• What information do I need to measure progress? 
  • How will I quantify and put numbers to the outcome? 
  • How will I know when it is accomplished? 
  • How will I share the numbers? 


You could measure the goal of an athlete acquiring skills and speed to become a national team member by determining that she has completed the required benchmark training sessions with a score that is 15% better than the score she achieved when you set the goal. 


Goals also need to be realistic and attainable so that the athlete (and you) can succeed. In other words, goals should stretch an athlete’s abilities; however, the amount of growth you expect the athlete to achieve must be attainable in a given time. When an athlete cannot reach the goal, failure is inevitable. Therefore, think carefully about every goal. When you set attainable goals, you may identify previously overlooked opportunities, resources, or obstacles that may change your plan to help the athlete achieve these goals. 

You must be able to answer: 

  • What amount of growth do I want an athlete to achieve? 
  • How realistic is the goal, based on my and athlete’s constraints or capabilities, including financial factors? 
  • Does the athlete have the skills needed to achieve the goal? If not, how can I help the athlete build the required skills? 
  • How can we accomplish this goal? 


You might need to ask yourself whether developing an athlete’s capabilities required to become a national team member is realistic, based on your experience and qualifications. For example, do you and the athlete have the time to complete the required training effectively? Are the necessary resources available? Can you or she afford to do it? 

Tip: Beware of setting goals that are not fully in your and the athlete’s control. For example, “Win that race!” depends on who else competes and their capabilities, motivation, and luck. However, “Acquire the skill, strength/speed, and the course experience needed to have a shot at winning” is entirely down to you and the athlete. 


Meaningful goals must be aligned with the athlete’s objectives. Everyone needs support and assistance in achieving goals; however, an athlete must always retain control over her goals. Therefore, make sure that training plans always drive the athlete forward and that both you and the athlete remain responsible for achieving her goals. 

Attempt to answer: 

  • How is the goal aligned with the athlete’s objectives? 
  • Why should we achieve this goal?  
  • What is the impact?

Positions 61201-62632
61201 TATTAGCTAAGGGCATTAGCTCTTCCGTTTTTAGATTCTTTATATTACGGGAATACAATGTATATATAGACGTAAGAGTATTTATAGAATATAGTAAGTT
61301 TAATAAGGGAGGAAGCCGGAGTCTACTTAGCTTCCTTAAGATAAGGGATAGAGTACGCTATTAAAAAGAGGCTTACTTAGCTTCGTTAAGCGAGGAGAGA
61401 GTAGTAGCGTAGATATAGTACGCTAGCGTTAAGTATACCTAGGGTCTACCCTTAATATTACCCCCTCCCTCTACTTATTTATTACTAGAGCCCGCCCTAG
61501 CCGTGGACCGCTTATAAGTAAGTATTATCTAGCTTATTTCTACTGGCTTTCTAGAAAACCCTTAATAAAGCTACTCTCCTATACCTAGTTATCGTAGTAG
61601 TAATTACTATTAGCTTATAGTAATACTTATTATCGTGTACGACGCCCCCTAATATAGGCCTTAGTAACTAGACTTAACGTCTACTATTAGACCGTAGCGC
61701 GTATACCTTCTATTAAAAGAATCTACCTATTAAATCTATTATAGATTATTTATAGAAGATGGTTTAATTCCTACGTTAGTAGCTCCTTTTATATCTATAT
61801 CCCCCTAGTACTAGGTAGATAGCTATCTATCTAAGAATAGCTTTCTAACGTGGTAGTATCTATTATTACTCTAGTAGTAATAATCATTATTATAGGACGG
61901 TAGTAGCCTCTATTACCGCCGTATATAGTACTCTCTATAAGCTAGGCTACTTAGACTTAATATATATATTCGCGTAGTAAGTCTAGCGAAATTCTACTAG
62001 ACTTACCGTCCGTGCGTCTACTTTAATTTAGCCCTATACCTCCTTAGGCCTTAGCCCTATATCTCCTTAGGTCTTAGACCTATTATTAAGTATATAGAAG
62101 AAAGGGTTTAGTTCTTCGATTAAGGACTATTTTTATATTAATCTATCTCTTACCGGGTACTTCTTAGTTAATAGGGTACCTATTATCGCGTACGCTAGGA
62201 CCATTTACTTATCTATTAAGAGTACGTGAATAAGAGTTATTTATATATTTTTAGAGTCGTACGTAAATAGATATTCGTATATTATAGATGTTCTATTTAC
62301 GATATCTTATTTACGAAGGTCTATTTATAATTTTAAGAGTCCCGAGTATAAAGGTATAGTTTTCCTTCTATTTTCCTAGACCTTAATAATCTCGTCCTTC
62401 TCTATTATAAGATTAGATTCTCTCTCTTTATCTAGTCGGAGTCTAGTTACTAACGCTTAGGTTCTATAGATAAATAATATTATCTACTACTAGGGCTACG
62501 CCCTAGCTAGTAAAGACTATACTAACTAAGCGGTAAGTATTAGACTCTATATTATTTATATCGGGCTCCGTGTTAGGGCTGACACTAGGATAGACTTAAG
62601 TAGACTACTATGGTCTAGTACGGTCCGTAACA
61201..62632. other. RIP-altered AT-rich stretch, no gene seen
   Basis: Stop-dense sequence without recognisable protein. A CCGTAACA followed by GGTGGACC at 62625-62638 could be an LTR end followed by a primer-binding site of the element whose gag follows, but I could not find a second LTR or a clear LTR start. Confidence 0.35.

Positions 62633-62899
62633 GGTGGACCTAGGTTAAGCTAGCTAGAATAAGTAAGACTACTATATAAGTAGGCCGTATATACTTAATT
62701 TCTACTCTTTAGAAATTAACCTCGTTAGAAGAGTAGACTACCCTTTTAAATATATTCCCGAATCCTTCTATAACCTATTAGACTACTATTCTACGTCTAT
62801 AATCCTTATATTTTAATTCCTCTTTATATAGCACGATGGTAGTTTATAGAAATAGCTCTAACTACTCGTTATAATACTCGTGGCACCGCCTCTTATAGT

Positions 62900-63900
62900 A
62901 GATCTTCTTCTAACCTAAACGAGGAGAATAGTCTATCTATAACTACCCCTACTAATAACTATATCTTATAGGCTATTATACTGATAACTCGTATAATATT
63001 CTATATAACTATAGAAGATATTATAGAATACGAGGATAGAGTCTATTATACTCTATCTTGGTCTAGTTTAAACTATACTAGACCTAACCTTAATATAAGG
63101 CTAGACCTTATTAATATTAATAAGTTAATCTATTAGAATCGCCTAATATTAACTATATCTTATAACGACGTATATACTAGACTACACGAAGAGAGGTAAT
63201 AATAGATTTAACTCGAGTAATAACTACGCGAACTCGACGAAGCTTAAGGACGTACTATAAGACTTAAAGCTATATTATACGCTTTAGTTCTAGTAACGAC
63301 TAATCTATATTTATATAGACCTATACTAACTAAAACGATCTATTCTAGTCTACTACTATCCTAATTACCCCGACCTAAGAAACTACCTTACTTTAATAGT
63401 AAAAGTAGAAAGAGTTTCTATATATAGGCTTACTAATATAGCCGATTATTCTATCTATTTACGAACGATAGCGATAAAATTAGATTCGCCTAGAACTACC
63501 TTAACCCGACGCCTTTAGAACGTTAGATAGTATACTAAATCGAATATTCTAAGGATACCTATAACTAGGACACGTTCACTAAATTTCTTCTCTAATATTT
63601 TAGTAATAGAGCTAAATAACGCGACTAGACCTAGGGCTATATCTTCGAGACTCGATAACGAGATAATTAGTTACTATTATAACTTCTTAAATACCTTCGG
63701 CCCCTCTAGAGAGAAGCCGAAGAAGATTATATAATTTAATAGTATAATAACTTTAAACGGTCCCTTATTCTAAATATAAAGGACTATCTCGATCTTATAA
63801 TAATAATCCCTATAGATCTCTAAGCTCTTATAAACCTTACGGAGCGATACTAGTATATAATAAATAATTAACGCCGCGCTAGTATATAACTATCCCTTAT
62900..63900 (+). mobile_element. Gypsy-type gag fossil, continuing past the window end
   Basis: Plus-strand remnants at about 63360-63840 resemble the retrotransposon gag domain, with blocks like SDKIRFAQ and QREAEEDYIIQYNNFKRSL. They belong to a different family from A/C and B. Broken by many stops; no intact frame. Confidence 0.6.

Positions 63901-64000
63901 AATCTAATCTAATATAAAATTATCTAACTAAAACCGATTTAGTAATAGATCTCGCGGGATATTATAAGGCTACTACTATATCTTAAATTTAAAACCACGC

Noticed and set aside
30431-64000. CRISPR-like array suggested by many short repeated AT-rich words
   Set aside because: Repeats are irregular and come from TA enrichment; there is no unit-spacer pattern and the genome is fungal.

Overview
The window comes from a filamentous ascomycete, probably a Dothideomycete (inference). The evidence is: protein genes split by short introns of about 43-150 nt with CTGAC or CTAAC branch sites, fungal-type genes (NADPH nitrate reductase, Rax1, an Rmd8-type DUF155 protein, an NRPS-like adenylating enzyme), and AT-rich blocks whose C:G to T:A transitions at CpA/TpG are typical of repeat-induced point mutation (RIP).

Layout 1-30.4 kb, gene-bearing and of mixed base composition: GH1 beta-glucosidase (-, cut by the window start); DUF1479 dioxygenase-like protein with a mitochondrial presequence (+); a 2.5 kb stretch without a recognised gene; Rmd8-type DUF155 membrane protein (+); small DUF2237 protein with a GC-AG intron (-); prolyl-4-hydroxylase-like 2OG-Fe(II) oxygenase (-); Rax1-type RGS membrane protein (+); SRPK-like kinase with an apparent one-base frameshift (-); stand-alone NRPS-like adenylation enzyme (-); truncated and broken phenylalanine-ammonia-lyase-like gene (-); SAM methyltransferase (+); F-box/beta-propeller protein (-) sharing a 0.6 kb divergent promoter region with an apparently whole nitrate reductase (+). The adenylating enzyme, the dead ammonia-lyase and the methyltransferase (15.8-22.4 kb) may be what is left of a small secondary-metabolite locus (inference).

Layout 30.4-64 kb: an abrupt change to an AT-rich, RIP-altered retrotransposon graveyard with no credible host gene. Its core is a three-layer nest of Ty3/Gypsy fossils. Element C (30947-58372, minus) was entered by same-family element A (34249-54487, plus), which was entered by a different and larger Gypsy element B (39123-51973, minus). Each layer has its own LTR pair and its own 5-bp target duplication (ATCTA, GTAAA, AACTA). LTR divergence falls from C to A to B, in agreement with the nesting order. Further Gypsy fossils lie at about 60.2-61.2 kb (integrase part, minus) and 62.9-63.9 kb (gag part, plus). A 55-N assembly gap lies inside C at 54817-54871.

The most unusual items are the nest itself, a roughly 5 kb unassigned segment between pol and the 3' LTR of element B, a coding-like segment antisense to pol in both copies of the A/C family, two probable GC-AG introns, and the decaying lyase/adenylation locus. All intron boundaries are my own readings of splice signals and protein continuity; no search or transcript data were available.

A relevant goal can also answer “yes” to these questions: 

  • Is it worthwhile? 
  • Is it the right time to pursue it? 
  • Is the goal aligned with overall objectives? 
  • Does this match our other efforts/needs? 
  • Am I the right person to coach towards this goal? 
  • Is it applicable in the current socio-economic environment? 


The athlete might want to gain the capabilities to become a national team member, but is it the right time to undertake the required training toward more speed now? Are you sure that she is already capable of qualifying for the national team? Have you considered her educational/career goals? For example, if she wants to graduate from college in a semester and apply for a graduate school, would additional training make this more difficult? 


Every goal needs a target date so that you and the athlete remain focused. This part of the SMART goal setting helps prevent everyday activities from being prioritized above the athlete’s longer-term objectives. Therefore, as you develop plans for a quad, a year, a block, a week, or a day, set the schedule for each goal and determine how much time the athlete needs to spend on it before the deadline. Set an efficient deadline for each goal to remain effective. 

You must be able to answer: 

  • What is the deadline? When? 
  • How much time will this goal take? 
  • What can we do six months from now? 
  • What can we do four or five weeks from now? 
  • What can we do today? 


As mentioned earlier, gaining the capabilities to qualify for a national team may require additional training or experience. How long will it take the athlete to acquire these skills? Does she need further training so that she has a shot at qualification? It’s essential to give the athlete a realistic time frame for accomplishing the smaller goals necessary to achieve her final objective.